“Because I want to die,” responds Paddy Duncombe GRD ’13, like a true British wit, to the question of why he smokes. Hurrying out the Phelps Hall elevator into the open air, Duncombe, a graduate student in classics, immediately takes a pack of Marlboro Lights from his pocket and, while offering one to all present, smokes two.

At least Duncombe gave a response. Eyes widening, voice lowering a little, tar-stained fingers starting to shake — these are the usual reactions to the question, “Hey, I’ve seen you smoking before — interested in talking about it in the Yale Daily News?”

Might as well ask students to speak publicly of their involvement in anti-American espionage or dog-fighting.

As everyone knows, the “Health 101” Bible succinctly issues three commandments: safe sex, no smoking and all-organic food at least once a week. At a time when a long, healthy life is the new Promised Land, no one wants to be labeled as a Hell-bound nicotine-addict. But there are still a few rebels who literally blow smoke in the face of what can only be described as the “Live to be 100 at all costs” religion.

Smokers, though, are running out of places to hide. Bars, restaurants and Disney movies are all irrevocably smoke-free. Now exiled to the doorsteps littering Lynwood or the approaching iciness of a mid-winter’s Old Campus, our smoker frienemies approach life with an optimism and pleasantry that come only with … well … a short life:

“Recent research has linked smoking to harmful effects on nearly every part of the body,“ said Jody Sindelar, professor of Public Health. “Evidence suggests that the harm in smoking is like a dose effect — the more you smoke, the worse it is for your health.”

What one does, one becomes

Soon the entire area within Phelps Gate fills with the smell of tobacco and lungs burning as more and more classics grad students evacuate their indoor department meeting for some mildly buzzed socializing.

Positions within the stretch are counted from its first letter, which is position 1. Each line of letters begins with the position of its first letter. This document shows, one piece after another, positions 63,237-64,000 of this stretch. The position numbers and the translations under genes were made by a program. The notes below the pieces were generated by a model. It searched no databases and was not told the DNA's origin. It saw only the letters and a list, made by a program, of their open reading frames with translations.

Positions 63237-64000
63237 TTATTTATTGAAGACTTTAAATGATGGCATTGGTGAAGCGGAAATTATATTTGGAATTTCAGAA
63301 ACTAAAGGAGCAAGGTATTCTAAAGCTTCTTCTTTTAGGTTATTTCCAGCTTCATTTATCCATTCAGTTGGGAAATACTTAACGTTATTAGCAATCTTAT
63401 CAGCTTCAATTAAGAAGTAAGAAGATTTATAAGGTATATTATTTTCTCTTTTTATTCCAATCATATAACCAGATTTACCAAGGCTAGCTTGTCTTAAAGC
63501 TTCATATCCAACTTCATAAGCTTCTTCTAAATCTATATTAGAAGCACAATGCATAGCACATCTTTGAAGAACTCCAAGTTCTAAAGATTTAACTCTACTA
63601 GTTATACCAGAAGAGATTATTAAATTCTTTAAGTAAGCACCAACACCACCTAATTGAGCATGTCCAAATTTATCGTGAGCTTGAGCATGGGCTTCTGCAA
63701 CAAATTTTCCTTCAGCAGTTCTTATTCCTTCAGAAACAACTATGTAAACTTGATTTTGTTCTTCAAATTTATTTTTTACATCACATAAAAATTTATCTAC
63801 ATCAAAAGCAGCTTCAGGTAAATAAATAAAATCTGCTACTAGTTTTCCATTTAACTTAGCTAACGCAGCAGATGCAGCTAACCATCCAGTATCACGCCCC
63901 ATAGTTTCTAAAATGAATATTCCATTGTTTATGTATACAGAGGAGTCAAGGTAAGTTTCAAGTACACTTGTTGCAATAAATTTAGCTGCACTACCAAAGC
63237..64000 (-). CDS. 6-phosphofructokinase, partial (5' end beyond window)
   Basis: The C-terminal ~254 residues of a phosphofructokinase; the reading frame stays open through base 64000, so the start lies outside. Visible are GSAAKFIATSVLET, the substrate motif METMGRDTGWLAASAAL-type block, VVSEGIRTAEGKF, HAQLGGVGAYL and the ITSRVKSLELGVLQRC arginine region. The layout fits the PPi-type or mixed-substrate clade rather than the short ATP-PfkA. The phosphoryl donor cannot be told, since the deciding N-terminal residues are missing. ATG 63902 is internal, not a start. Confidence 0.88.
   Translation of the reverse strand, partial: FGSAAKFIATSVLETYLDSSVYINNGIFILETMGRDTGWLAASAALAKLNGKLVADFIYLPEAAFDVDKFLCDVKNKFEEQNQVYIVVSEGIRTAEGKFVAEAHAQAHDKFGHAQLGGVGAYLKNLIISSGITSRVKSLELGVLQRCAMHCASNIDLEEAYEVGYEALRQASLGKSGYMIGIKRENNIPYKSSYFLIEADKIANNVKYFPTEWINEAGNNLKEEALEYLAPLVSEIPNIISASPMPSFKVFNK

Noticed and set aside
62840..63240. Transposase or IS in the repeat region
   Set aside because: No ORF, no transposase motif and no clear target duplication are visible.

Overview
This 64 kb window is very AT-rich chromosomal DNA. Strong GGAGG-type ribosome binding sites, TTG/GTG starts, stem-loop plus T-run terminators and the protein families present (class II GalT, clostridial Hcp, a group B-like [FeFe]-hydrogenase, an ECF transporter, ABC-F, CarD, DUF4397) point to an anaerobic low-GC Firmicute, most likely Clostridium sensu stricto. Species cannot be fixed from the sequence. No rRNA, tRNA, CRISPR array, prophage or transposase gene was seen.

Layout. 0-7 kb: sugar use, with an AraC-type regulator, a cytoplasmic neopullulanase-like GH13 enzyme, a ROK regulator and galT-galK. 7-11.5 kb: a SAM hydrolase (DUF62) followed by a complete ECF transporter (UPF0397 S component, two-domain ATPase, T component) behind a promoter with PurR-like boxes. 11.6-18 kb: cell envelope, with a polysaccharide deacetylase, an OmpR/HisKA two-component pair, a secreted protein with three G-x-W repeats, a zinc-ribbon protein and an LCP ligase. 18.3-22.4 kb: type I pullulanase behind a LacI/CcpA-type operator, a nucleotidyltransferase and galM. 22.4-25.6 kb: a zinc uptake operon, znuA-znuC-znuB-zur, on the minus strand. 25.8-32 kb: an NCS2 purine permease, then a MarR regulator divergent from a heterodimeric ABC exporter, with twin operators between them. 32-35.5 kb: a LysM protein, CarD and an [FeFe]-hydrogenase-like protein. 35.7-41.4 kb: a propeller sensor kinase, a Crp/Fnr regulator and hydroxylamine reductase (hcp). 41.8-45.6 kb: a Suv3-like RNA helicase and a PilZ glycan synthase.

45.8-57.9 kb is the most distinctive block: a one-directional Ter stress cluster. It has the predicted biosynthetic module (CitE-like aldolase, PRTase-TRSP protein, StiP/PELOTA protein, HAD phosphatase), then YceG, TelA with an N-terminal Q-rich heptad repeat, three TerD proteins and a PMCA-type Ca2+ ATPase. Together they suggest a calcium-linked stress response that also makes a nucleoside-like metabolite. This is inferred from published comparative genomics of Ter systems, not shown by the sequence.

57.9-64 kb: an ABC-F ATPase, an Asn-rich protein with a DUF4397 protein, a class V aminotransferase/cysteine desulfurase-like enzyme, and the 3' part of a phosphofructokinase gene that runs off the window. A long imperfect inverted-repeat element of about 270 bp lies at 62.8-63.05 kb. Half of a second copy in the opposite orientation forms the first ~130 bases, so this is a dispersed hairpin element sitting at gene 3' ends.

Duncombe, still refusing to take the subject seriously, proceeds to claim he once smoked four packs of cigarettes a day while pub-hopping and drinking.

Not surprising, said Sherry McKee, Associate Professor of Psychiatry, who has found that social smoking and the consumption of alcohol go hand in hand.

“Ninety-eight percent of current smokers also consume alcohol, and about 74 percent of all smoking episodes occur while drinking,” she said, which might explain the larger numbers of Yale smokers on weekend nights.

Raj Persaud ’10, for example, only smokes when he’s out with his friends and thinks of smoking as a great “social marker” for someone who’s relaxed and ready to enjoy the occasion.

But not everyone would say the social nature of smoking is the best thing about it. Cooper Lewis ’11, who started smoking in high school and has increased his nicotine intake since coming to Yale, said that, while he enjoys being around other smokers and meeting new ones, he really just smokes for himself.

“I think, were I to quit, I would really miss those moments I have by myself, when I’m just reading a book and smoking,” Lewis said.

Habit is either the best of servants or the worst of masters

Martin Devecka GRD ’12 inhales through his teeth, taking long drags on a cigarette. He joins the group of students moving away from the Phelps elevator vestibule and toward the seating provided by a parked lawn buggy, volunteering his own take on smoking’s appeal.

“The more you marginalize and criminalize something, the more you increase its appeal,” Devecka said.

Movies and television provide — or at least used to provide — cases in point. Sarah Jessica Parker in “Sex and the City.” Uma Thurman in “Pulp Fiction.” Brad Pitt in “Fight Club.” A charming, sexy actor plays a morally flawed character who, in sensuous moments of distress or boredom, smokes like a Versace-designed chimney.